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Credit trading program getting a test run in Ohio

American Farmland Trust (AFT) has partnered with the Electric Power Research Institute (EPRI) and other collaborators in a pilot program to help farmers in the Ohio River Basin participate in the first-ever interstate water quality credit trading program to fund on-farm installation of conservation practices.

“EPRI is building a robust pilot trading program that will allow public and private industries to test a potential regulatory compliance option to improve water quality,” said Andrew McElwaine, President and CEO of AFT. “It will also provide farmers much-needed funding for the installation of best management practices to improve the soil, reduce the cost of farming and protect water quality.”

Water quality trading is a market-based approach which allows facilities to meet required pollution reductions by paying farmers for the installation of conservation practices like heavy use protection areas for livestock, conversion of cropland to hayland and pastureland and the use of cover crops that reduce pollution by specific amounts. Those pollution reductions are then converted to verified credits that can be bought and sold.

“The agreement signed between the states of Indiana, Kentucky and Ohio to use a common definition for credits is an historic step for trading programs,” McElwaine said. “The involvement of the federal and state agencies also ensures the credit program meets federal standards so the credits can count toward pollution reductions required by the federal Clean Water Act.”

Under the EPRI program, AFT engaged farmers from the beginning to develop the program, identified and worked with county conservation districts to understand the needs of farmers and provided technical support in determining how much each conservation practice will reduce pollution loads.

“AFT provided hands-on help to farmers, state agricultural and resource agencies and soil and water conservation districts during both the application phase of the project and in the verification and monitoring phase to make sure the benefits were there for both farmers and the environment,” said Brian Brandt, the project’s agricultural coordinator. “We also brought our experience with trading programs in other regions of the country to help the project.”

Examples of the types of conservation practices installed under the program for Ohio include:

• Corn, soybean and beef cattle operation that has land in both Indiana and Ohio is putting in 80 acres of cover crops.

•Two livestock operations near creeks are installing feedlot runoff controls and manure storage facilities.

• Two dairies near creeks are installing milkhouse waste systems.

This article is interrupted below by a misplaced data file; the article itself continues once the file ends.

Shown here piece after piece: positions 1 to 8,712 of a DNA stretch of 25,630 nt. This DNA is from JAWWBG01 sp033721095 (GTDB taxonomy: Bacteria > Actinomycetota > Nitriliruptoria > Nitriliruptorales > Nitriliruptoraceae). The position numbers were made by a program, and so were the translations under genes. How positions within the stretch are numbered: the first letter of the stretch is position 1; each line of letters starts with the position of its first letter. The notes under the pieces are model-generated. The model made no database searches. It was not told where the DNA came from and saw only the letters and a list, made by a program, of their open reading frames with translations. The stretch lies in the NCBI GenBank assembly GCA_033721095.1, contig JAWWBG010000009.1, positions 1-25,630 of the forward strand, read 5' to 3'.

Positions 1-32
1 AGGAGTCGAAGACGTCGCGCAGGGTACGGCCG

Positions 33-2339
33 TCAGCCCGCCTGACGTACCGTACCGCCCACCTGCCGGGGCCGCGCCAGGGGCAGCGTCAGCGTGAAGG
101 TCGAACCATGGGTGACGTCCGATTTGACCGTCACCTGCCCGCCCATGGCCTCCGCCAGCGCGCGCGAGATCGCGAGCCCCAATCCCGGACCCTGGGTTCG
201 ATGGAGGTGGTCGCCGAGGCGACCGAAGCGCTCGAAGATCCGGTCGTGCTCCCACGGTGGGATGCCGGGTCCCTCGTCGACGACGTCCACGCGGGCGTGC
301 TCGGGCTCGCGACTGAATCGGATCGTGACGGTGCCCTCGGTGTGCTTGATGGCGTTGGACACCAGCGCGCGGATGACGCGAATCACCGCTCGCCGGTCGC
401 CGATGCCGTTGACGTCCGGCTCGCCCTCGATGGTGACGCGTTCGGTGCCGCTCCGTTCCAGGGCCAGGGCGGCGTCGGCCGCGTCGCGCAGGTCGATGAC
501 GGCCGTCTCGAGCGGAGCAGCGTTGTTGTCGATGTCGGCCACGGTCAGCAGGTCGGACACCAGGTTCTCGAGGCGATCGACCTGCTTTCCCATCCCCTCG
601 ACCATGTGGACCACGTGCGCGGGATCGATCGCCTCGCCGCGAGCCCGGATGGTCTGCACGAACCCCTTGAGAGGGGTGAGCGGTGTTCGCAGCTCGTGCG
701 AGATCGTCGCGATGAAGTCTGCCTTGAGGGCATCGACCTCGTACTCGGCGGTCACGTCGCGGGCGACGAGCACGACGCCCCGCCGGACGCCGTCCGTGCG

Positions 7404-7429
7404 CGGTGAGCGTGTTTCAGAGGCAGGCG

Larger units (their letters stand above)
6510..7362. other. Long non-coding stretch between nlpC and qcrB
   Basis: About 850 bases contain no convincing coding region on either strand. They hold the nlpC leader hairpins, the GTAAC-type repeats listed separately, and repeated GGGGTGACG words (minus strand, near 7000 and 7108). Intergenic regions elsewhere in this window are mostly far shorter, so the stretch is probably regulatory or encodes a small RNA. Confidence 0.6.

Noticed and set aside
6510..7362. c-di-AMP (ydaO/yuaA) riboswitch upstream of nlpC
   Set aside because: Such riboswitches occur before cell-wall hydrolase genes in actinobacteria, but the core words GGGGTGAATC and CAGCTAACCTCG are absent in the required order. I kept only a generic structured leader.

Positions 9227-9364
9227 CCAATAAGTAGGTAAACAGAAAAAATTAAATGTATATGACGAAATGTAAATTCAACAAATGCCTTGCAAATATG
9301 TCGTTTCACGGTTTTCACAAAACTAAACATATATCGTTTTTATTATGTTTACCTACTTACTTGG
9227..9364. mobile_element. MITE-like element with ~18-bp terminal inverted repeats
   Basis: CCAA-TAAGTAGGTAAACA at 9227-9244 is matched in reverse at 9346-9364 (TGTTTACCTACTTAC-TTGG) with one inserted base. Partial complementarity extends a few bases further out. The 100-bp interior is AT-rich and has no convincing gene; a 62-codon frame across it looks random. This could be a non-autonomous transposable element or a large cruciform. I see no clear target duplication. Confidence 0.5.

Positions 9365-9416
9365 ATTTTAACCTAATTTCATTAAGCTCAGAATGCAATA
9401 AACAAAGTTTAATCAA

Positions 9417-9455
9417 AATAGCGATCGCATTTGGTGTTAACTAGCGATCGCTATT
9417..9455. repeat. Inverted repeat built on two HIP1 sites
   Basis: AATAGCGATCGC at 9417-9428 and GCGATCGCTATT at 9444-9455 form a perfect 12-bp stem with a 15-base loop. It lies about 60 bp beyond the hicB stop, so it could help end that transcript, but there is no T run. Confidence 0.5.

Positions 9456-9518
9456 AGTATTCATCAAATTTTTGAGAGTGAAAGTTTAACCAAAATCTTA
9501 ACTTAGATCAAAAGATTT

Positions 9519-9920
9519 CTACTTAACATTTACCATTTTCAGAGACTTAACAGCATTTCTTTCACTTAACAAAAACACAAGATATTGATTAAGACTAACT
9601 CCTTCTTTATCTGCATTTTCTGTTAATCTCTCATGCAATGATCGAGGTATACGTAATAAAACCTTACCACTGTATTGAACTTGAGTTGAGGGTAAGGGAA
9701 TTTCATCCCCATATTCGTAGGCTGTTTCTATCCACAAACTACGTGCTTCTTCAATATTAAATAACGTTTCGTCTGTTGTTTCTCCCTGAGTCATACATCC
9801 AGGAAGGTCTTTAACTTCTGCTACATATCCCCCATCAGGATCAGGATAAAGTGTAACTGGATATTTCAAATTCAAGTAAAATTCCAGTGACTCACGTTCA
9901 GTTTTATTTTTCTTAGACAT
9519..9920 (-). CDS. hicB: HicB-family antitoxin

“We view this program as a four way win — for the watershed, for rate-paying utility customers, for farmers and for wastewater treatment facilities,” said McElwaine. “We want to thank EPRI, the participating utilities and other project collaborators for helping to make the first-of-its-kind program available to farmers.

In this first round of trading 16 farmers participated in the program in Indiana, Ohio and Kentucky, with approximately 20 additional farmers expected in 2014.

The projects approved so far in Indiana and Ohio will result in reducing nitrogen pollution by an estimated 37,000 pounds and phosphorus by 12,500 pounds. When the second round of projects are completed in all three states, the total estimated reductions in nitrogen are estimated to be 66,000 pounds and 33,000 pounds of phosphorus.

EPRI has set aside $300,000 for projects in the pilot program and will cover up to 75% of the installation of these best management practices.

At full-scale, the EPRI project could include up to eight states in the Ohio River Basin and potentially create credit markets for 46 power plants, thousands of wastewater facilities and other industries, and approximately 230,000 farmers.

“The stewardship credit trades made today can be used toward corporate sustainability goals and flexible compliance schedules in the future if stricter permits are issued,” Brandt said. “They are not approved to be used for compliance with current water quality permit limits.

“The pilot trades provide experience with trading so participants can become comfortable with the process and will continue under the program through 2014 and 2015 to test critical programmatic features such as an online credit registry and live trading auction.”

For more information on the EPRI Ohio River Basin Trading Project, visit: http://wqt.epri.com. For more a background on trading, visit AFT’s Water Quality Trading Markets webpage at: http://www.farmland.org/programs/environment/water-quality/water-quality-trading/What-is-Water-Quality-Trading.asp.


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